Pope Francis by Jeffrey Bruno

Let’s get the usual “separation-of-church-and-state” argument out of the way first. Securing the Pope, whoever he may be, is a State responsibility and no one in his right mind should be arguing against it. No one should begrudge the Catholic faithful among the citizenry the opportunity to at least see the Pope in person either. If providing that opportunity requires declaring January 15, 16 and 19 holidays, then by all means should those dates be holidays.

The point is that neither assuring the Pope’s safety nor providing Filipinos the chance to see him impinges on the Constitutional prohibition against “respecting an establishment of religion.” What does are those State actions that would mandate, say, prayer in public schools, or making one’s religion a condition for State employment.

The Philippine government’s securing the Pope has to do not so much with religious fervor as with meeting a State responsibility. On the other hand, allowing eight out of ten Filipinos the opportunity to make that visit as memorable as possible is a courtesy similar to that accorded the Iglesia Ni Cristo anniversary, during which policemen secured the venues of the celebration, or the Muslims among us, whose various holy days have been recognized by the State as worthy of respect.

What matters is what Pope Francis will be saying and doing during his visit. One hopes that beyond the frenzy over how to secure his person, the places he’ll visit, the people he’ll be talking to and having lunch with, even what he’ll wear—or the fruitless debate over whether the Constitutional prohibition against the separation of Church and State is being violated—Pope Francis will deliver more than homilies and the usual verities Catholics hear from the pulpits every Sunday.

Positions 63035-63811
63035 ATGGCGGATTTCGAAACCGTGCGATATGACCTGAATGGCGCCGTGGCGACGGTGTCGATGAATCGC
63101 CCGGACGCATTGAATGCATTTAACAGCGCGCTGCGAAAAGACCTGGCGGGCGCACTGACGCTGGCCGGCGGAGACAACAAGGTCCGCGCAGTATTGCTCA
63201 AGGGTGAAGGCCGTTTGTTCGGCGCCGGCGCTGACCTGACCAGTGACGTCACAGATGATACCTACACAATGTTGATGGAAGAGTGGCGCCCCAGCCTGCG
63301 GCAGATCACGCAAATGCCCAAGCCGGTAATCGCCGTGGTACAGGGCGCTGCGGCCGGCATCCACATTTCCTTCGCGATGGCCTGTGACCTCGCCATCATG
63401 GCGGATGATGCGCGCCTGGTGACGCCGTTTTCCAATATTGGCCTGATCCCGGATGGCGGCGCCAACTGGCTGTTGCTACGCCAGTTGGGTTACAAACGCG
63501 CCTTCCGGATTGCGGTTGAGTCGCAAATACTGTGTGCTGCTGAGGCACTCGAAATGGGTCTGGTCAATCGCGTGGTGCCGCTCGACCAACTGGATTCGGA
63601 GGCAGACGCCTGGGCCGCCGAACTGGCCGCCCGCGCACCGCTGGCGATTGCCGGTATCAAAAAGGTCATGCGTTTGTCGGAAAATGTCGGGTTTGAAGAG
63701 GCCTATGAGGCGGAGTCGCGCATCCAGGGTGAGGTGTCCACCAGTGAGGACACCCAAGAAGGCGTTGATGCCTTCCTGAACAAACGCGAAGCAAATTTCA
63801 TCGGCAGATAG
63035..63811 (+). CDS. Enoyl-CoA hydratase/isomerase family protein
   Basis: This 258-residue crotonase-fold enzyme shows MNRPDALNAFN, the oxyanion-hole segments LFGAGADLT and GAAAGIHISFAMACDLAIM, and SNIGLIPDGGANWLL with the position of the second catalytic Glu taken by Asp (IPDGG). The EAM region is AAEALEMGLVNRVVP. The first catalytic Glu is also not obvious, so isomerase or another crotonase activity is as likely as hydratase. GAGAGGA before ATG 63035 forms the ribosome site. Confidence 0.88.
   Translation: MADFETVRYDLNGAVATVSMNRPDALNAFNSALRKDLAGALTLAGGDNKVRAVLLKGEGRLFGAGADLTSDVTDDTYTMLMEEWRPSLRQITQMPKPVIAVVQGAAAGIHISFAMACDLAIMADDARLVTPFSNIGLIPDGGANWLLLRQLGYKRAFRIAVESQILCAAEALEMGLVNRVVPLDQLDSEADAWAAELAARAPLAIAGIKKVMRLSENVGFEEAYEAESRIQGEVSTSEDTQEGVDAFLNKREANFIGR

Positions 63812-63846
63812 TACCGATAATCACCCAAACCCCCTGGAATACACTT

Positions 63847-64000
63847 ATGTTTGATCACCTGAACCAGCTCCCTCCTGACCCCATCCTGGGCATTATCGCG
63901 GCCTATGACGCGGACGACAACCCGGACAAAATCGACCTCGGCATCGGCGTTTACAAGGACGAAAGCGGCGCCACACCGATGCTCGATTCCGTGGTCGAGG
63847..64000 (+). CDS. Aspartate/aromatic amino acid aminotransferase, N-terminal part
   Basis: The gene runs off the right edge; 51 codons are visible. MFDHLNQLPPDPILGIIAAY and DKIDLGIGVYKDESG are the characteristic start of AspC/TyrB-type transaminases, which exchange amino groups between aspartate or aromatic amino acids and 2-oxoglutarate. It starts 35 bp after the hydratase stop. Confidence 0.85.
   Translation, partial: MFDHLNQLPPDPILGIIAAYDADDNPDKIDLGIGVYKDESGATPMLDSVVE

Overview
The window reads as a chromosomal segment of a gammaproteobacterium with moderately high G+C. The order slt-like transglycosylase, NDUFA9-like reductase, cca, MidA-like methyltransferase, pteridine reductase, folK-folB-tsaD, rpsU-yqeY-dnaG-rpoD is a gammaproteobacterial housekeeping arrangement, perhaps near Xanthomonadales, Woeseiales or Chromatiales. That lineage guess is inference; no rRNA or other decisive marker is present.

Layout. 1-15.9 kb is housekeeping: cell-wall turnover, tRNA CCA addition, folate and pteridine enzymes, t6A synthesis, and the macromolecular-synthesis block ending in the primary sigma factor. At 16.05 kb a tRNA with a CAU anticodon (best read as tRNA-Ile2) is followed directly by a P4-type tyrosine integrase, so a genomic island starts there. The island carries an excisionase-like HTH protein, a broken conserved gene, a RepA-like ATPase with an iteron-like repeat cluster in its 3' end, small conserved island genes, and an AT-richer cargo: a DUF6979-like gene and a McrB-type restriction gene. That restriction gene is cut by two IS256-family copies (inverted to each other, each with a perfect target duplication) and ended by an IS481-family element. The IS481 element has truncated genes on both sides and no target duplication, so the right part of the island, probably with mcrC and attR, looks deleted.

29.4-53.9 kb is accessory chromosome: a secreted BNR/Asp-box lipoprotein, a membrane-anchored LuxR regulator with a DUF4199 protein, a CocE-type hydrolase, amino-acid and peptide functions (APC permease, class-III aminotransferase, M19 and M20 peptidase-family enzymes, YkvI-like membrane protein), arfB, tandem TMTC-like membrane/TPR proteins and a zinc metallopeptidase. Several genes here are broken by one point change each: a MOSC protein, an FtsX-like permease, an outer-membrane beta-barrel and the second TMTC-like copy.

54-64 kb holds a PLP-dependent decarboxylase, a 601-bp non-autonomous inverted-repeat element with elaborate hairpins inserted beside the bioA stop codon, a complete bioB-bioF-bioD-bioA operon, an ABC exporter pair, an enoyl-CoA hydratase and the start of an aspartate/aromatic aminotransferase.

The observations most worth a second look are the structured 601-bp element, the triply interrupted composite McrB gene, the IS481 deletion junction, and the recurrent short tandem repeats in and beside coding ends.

Some critics have dismissed this Pope’s progressive declarations, for example on the rights of LGBTs and the imperative for the cardinals and other leaders of the Church to reform themselves, as “mere words,” forgetting that words have the power to convince and move the millions who can change the world. What appears in the media daily are mostly mere words (and images) as well, but media power is nevertheless at least among the factors that has made the world, as awful as it is, what it is today.

What the head of 1.1 billion Catholics says and will say are capable of influencing the way the faithful look at the world, and their place in it. Thus the interest over whether the Pope is a conservative, as Benedict XVI was, or a progressive as Pope John XXIII was, and as Francis apparently is. Like the media, which can advance change or retard it, what the Pope says can help keep things the way they are, or change them. Each time he opens his mouth he after all addresses not only the 14 percent of humanity who are Catholics, but the remaining 86 percent as well.

Francis is the first pope from the New World of the Americas, and one of the few from the Third World where—thanks to the “empire of money” that he implied during the October 28, 2014 Vatican-sponsored World Meeting of Popular Movements rules the global order—poverty, mass misery and violence define the lives of billions.

In that same Meeting, the Pope told the social activists in attendance to wage a struggle against the structural causes of poverty and inequality, as well as the lack of work, land and shelter, and the denial of social and labor rights. Assuring the activists of his support, their struggle, he declared, must develop a revolutionary program derived from the Gospels that would confront the “empire of money.”